Day Three Highlights - Category E


Wuxi, China, popn 7,000,000

Since 2000 Wuxi has been regarded as one of the 10 major tourist cities and 15 most economically significant cities in China. Despite 20 years of rapid development, the LivCom team heard that the city has still preserved its native style. Urban development has preserving the primary environment instead of destroying it. A typical example of the steps highlighted includes the classification of all trees more than 100 years old as “first-grade” protected. Altogether 6,367 such trees are protected and each has a “person responsible” to maintain and protect it. Heritage protection has been a major initiative – in 2005, the city established 25 heritage protection lists and put US$150m into protecting industrial centres such as the Wangyuanji Smelting Shop founded in 1837 and the Xiexin Worsted Spinning Weaving and Dyeing Mill, China’s first mill of this kind.

Al Ain, Abu Dhabi, United Arab Emirates, popn 500,000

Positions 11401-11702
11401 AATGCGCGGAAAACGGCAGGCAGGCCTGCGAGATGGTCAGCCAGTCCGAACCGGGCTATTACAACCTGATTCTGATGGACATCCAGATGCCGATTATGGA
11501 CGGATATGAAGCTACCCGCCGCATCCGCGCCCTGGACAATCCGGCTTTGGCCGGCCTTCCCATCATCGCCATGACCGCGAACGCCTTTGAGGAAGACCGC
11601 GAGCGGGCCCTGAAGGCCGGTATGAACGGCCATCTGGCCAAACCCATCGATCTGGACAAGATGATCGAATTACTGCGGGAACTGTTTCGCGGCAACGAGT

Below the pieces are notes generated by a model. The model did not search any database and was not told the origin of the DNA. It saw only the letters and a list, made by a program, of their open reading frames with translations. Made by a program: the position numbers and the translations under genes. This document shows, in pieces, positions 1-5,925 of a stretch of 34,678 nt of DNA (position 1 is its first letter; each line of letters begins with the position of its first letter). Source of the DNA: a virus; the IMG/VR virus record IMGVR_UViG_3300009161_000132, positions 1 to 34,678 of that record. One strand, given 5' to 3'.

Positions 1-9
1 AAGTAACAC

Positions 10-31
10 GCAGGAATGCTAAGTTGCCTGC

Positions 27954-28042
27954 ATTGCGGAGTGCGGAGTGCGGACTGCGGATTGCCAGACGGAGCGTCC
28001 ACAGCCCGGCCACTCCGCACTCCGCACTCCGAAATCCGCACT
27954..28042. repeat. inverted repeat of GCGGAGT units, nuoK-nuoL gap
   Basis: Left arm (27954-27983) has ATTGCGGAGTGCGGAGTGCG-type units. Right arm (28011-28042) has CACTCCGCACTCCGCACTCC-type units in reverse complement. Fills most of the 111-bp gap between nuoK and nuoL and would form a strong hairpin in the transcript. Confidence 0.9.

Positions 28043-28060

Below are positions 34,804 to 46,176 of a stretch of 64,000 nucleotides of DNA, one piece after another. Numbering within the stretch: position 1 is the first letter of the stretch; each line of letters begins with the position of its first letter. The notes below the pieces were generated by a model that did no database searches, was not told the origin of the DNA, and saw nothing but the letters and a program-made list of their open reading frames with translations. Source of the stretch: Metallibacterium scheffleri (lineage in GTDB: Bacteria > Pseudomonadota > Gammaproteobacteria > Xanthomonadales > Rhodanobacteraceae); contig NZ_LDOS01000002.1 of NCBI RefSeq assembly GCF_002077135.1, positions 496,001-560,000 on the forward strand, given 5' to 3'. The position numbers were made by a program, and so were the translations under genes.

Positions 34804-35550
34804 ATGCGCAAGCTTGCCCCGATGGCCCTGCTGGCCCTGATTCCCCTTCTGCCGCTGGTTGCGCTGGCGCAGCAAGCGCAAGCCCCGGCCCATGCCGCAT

With a history going back 3000 years, Al Ain has been feted as the central point in the UAE’s cultural heritage. The climate that characterises this inland city is hot and arid. Surrounded by red sand dunes and mountain ranges, only brief periods of heavy rainfall interrupt long days of sunshine. The greening of the city has thus been one of the achievements highlighted at LivCom 2010. The region is renowned as the Al Ain Oasis which means “the water spring” – the name derives from the abundance of ground water springs in the area. In 2009, the LivCom panel heard that 170million AED had been allocated to increasing the green space in Al Ain. More than 150 million trees cover the city – all supplied with a high tech irrigation system. The Al Ain team reported that the “greening” is continuing on a daily basis bringing the ratio of green space to 28 square metres per person. Local tree species such as Nabks, Mesquites, Araks (Salvadora Sersica) and Acacias (Umbrella Thorn Acacias) are used for their tolerance to hot and dry weather. These trees now constitute huge forests and expansive green belts used as shelter belts and windbreaks on the main roadsides to decrease the spread of sand onto the roads. In 2009, the municipality started a yearly tree maintenance programme – new regulations forbid anyone from cutting them down.